Human and Optimal Exploration and Exploitation in Bandit Problems

Abstract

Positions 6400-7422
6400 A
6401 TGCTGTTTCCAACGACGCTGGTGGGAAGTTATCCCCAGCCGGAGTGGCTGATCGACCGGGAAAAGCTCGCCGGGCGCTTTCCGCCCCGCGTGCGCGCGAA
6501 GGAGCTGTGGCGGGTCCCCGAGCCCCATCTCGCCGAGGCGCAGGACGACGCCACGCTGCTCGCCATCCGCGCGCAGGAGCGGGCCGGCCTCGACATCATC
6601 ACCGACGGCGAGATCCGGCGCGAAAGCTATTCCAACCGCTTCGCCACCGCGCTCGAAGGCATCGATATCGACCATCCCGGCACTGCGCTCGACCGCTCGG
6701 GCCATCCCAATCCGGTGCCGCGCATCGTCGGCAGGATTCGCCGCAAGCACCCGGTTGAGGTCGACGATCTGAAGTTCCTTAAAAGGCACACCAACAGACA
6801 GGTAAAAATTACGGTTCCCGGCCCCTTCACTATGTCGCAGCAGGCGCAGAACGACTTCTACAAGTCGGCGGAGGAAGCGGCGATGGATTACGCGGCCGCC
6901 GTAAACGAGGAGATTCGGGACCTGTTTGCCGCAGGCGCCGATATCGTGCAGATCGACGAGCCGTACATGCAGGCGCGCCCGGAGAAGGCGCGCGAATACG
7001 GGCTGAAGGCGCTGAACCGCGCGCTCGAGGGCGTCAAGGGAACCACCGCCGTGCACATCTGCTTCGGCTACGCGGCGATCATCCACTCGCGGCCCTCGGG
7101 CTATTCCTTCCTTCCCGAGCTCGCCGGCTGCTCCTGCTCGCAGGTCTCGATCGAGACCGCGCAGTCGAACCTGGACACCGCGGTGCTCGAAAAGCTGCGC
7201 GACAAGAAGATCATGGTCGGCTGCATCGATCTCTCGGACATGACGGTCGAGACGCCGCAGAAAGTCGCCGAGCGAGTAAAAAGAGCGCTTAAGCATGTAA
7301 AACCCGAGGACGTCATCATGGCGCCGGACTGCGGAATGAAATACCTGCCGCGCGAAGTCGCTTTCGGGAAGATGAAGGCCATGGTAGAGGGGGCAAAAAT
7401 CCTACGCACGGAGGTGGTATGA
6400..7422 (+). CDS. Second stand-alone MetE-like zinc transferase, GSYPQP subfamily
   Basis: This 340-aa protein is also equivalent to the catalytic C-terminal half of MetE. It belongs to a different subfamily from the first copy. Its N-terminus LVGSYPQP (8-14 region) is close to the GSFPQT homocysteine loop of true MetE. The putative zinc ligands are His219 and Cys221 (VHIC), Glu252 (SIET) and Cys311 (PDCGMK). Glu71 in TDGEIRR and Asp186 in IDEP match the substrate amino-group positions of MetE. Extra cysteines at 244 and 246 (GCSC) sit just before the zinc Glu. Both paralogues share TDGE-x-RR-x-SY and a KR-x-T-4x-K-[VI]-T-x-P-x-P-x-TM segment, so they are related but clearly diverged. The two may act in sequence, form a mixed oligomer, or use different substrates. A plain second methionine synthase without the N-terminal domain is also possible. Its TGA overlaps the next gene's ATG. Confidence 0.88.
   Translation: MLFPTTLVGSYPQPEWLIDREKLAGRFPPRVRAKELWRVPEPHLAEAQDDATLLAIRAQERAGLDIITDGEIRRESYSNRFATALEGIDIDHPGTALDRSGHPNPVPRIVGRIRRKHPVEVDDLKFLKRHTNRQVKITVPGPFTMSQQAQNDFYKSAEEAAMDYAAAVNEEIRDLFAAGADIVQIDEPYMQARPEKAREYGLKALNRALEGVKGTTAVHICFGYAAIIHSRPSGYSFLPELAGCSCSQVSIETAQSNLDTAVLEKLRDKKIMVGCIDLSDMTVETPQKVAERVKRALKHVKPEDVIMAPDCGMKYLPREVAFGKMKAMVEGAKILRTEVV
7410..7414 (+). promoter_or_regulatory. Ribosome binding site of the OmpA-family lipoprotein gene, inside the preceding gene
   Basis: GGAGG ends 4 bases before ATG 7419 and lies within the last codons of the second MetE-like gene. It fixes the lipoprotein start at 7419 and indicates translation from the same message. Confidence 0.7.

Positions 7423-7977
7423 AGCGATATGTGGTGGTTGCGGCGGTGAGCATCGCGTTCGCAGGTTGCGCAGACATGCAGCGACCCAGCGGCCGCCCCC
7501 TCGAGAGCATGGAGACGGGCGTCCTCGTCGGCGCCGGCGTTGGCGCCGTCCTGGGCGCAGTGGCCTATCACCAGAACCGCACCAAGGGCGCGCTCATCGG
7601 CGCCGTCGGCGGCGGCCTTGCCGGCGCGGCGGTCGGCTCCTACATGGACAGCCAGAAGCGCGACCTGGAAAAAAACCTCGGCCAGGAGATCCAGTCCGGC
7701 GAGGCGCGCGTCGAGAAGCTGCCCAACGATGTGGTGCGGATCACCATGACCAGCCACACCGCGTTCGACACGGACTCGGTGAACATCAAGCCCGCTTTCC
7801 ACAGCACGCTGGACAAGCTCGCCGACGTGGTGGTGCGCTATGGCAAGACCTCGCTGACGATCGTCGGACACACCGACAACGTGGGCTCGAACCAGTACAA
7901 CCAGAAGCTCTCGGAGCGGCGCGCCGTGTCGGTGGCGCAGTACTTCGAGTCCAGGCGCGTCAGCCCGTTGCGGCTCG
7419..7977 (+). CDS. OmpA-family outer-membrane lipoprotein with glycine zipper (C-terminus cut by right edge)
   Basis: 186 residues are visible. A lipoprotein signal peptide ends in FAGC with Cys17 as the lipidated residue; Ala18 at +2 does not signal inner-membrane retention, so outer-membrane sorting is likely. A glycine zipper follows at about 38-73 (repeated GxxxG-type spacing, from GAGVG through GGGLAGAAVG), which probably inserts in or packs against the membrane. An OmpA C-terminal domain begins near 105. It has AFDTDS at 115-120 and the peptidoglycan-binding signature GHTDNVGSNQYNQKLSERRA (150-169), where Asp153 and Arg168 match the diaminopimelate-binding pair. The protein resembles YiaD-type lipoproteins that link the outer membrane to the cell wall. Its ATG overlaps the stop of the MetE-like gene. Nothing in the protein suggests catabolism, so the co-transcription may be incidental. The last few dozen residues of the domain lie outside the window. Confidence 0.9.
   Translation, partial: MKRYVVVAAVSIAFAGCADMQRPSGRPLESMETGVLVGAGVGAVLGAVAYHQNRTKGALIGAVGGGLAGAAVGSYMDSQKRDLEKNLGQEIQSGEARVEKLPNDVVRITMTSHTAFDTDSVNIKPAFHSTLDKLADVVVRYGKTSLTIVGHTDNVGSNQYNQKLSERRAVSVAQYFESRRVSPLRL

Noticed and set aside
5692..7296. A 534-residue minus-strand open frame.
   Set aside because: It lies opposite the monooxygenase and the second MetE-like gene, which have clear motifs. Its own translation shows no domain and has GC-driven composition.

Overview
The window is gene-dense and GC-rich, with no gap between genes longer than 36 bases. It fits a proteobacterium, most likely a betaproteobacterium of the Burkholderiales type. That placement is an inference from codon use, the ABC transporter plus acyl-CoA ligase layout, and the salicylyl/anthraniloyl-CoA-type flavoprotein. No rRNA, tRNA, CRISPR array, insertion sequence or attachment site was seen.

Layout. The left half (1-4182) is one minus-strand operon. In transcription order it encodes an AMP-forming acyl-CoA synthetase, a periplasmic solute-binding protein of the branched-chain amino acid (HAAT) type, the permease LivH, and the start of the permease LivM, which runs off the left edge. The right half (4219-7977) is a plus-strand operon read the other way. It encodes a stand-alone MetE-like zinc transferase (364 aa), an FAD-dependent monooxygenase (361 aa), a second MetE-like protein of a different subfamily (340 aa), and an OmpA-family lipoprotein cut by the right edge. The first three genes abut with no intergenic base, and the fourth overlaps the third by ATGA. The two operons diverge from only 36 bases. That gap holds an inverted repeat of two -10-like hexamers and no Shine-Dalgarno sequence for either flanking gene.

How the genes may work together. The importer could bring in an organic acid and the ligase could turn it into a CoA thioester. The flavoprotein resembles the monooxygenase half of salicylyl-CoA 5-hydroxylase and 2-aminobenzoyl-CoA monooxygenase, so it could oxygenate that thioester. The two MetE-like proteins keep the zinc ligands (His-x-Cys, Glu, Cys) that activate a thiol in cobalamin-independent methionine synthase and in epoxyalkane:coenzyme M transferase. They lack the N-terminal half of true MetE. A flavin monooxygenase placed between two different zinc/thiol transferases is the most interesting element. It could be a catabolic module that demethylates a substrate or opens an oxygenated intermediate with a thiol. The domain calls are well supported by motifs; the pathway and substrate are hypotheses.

We consider a class of bandit problems in which a decision-maker must choose between a set of alternatives—each of which has a fixed but unknown rate of reward—to maximize their total number of rewards over a short sequence of trials. Solving these problems requires balancing the need to search for highly-rewarding alternatives with the need to capitalize on those alternatives already known to be reasonably good. Consistent with this motivation, we develop a new model that relies on switching between latent exploration and exploitation states. We test the model over a range of two-alternative bandit problems, varying the number of trials, and the distribution of reward rates. By making inferences about the latent states from optimal decision-making behavior, we characterize how people should switch between exploration and exploitation. By making inferences from human data, we attempt to characterize how people actually do switch. We find some important regularities in and similarities optimal and human decision-making, but also some interesting individual variation. We discuss the implications of these findings for understanding and measuring the competing demands of exploration and exploitation in decision-making.


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